Patients were submitted to external beam radiation therapy with a 10 MV linear accelerator (CLINAC 2100 – Varian®) using conformal three-dimensional technique. All patients were submitted to a pre-planning set up in a simulator (Acuity – Varian®) with retrograde urethrogram to help define the isocenter. A pelvic computed tomography (CT) was then performed to delinement of planning target volume. Twenty patients (46.6%) were treated with 2 planning tumor volumes (PTV): PTV1 included the surgical prostate bed and seminal vesicles bed with margins and the PVT2 included only the surgical prostate bed with margin. This technique was used according to the attending physician preferences based on post-surgical pathological information and pre treatment prostate image characteristics. Nineteen out of 20 patients treated this way had T3 tumors. Median dose to PTV1 was 50.4 Gy (range 46 – 54) and for all patients median dose to the prostate bed was 70 Gy (range 66 – 72). Median dose per fraction was 2 Gy (range 1.8 – 2).
PSA was ordered every 3 months in the first year, every 4 months in the second year and yearly thereafter. Digital rectal examination was performed twice yearly.
Variables were evaluated using the chi-square test. Kaplan-Meier test was used to calculate overall and specific survival. Univariate analysis was assessed using the log-rank-test and Multivariate analysis was performed by Cox regression.
Complications were recorded for genitourinary and gastrointestinal side effects. All acute and late complications were scored according to the Radiation Therapy Oncology Group (RTOG) scale.
Uni and multivariate analysis
3-year BNED (%)
p (95% CI)
pT3a or pT3b
Time to recurrence after RP
Time to radiation after recurrence
Clinical tumor on surgical bed
Radiation dose (Gy)
Interval from surgery to biochemical failure, Gleason score, extracapsular extension, lymphovascular invasion, perineural extension or surgical margin involvement were not associated with prognosis.
BNED/3-years for patients submitted to radiotherapy including seminal vesicle bed was 81.64% versus 61.5% for patients submitted to radiotherapy to prostatic bed only without reaching statistical significance (p = 0.2). Total dose to surgical bed higher than 66 Gy did not result in better BNED/3-years (p = 0.6).
Crude incidence of gastrointestinal and genitourinary morbidity
According to the RTOG morbidity scale 6 patients presented grade 3 late genitourinary effects (14.6%) and 1 patient (2.3%) presented grade 3 late gastrointestinal toxicity. No grade 4, acute or chronic, toxicity was seen. Table 3 shows the crude incidence of gastrointestinal and genitourinary complications. Grade 3 genitourinary morbidity was higher for patients who received radiotherapy for seminal vesicle bed, but without statistical significance (21 vs 8%, p = 0.38).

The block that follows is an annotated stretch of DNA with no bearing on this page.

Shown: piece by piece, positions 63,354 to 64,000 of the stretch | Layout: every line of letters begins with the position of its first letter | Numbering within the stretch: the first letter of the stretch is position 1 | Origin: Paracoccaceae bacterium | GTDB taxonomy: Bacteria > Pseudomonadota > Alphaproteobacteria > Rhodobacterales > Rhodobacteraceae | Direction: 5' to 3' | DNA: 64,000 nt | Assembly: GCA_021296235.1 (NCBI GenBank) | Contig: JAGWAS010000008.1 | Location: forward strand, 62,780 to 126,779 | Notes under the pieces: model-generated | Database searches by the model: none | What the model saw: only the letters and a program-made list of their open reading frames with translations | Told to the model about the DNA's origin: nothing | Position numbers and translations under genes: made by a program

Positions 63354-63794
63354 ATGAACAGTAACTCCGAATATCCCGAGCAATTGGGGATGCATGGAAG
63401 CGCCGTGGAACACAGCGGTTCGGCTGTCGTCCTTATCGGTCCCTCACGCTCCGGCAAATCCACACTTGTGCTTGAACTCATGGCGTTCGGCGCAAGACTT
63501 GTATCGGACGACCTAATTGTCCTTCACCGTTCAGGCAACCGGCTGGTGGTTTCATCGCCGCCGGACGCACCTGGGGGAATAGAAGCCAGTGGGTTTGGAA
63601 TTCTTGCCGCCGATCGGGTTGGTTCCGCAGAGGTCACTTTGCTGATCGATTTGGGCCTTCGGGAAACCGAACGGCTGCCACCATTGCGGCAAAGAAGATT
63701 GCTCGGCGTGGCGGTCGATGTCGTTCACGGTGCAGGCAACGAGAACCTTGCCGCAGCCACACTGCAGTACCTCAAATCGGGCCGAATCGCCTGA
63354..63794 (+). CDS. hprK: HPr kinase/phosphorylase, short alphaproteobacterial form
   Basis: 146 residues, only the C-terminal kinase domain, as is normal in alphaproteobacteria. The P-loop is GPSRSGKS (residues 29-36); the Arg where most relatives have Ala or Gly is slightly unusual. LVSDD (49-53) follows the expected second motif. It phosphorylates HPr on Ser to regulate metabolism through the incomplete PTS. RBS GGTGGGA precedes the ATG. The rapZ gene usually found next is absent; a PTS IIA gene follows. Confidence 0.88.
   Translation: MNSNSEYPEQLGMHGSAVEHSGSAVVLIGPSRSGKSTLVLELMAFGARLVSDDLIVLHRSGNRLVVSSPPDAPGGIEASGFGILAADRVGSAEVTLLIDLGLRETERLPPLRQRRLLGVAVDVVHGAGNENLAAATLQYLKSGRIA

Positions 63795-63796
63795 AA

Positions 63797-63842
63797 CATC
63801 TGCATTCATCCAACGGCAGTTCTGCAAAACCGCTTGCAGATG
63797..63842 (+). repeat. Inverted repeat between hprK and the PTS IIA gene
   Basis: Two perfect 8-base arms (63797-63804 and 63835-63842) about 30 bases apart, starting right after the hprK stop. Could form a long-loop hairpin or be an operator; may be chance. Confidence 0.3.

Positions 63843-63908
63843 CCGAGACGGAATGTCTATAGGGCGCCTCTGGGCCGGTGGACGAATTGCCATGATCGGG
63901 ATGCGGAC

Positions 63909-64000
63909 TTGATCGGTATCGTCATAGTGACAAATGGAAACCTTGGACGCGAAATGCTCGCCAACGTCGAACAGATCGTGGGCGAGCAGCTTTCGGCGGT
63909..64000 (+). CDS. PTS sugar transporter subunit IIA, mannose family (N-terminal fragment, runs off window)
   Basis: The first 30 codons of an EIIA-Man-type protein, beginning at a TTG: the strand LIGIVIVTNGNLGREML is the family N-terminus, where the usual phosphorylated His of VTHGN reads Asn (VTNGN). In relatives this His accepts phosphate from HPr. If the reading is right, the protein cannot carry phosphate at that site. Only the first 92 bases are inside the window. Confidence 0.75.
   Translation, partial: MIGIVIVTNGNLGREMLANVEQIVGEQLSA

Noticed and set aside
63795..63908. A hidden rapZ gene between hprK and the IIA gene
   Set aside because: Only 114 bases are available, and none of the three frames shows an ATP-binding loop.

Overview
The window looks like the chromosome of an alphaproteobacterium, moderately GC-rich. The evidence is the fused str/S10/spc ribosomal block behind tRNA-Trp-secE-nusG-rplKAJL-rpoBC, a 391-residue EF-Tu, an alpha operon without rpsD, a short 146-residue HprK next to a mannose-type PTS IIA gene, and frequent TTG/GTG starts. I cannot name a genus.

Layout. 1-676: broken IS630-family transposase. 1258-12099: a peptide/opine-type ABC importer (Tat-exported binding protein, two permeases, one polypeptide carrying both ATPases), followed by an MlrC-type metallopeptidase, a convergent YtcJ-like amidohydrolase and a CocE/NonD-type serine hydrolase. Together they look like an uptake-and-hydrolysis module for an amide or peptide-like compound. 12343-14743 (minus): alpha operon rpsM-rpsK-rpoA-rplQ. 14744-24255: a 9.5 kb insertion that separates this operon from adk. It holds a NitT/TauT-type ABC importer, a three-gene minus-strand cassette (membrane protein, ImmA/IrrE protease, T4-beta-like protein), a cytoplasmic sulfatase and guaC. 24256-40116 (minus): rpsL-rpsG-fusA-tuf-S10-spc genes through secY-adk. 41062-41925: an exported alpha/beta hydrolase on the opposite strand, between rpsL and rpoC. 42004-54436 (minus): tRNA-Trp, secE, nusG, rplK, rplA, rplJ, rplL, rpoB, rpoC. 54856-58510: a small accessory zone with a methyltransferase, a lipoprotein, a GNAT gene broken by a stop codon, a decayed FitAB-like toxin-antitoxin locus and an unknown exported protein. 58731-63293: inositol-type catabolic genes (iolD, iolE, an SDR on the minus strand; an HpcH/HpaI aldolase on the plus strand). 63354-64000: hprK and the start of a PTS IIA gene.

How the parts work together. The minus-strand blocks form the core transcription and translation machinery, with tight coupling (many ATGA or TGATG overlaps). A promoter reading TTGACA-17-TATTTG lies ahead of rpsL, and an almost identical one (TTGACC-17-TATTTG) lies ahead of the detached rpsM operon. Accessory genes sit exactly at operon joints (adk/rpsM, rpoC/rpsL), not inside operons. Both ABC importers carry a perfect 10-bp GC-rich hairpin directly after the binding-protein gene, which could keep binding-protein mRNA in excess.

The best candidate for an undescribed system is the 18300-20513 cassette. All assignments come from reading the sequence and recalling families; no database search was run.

Prostate cancer is an indolent disease and the best way to evaluate disease control after radical treatment is monitoring PSA. It is estimated that about 1/3 of patients with biochemical failure following radical treatment will develop distant metastasis in a period of 8 years , but it is not a consensus whether or not biochemical control will improve survival .
After RP 70% of patients will achieve biochemical control in 10 years [3–6]. However, the appropriated definition of biochemical failure after surgery and PSA failure have been defined by different authors as a PSA greater than 0.2, 0.3, 0.4 or 0.5 ng/ml after RP [1, 7–9]. Only patients with undetectable PSA after RP were included in the present study and we defined biochemical failure after surgery as any PSA value higher than 0.2 ng/ml.
Several variables have been described as prognostic factors for failure after surgery: histological grade (Gleason score); capsular or seminal vesicles extension; positive lymph nodes and involvement of surgical margins [10–12]. In our analysis 51% of patients had capsular involvement; Gleason score higher than 6 was found in 53.5% and margins were affected in 53.5%. No pathological characteristics were related to biochemical control probably due the small number of patients and short follow up of this cohort. However it is important to emphasize that our data differ from other studies since we have selected only patients who had indetectable PSA after surgery and who had never been submitted to hormonal treatment.
The most important issue in patients with biochemical failure is to define which patients will benefit from salvage treatment to the prostate bed. Unfortunately, an increase in PSA level after local treatment does not distinguish local recurrence from distant metastasis. Usual image exams or biopsy have not proved yet to be helpful in defining anatomical site of biochemical recurrence [21, 28, 29]. This fact could then explain the unfavorable outcomes with salvage radiation described in several series specially early published series . Radioimmunoscintigraphy (RIS) is a new exam that could be helpful in defining this issue as recently suggested by Jani. They have presented promising results from a study with RIS and it is possible that the RIS could impact decision making .
Although the follow-up is somewhat short for accurately defining the effects of the salvage therapy on local control or survival, another important result of the salvage radiation treatment that should be considered is the effect on the quality of life by delaying hormonal therapy. Hormonal therapy has been shown to produce deleterious side effects on the bone mass inducing higher chance of fractures on the spine and bones that carry the body weight .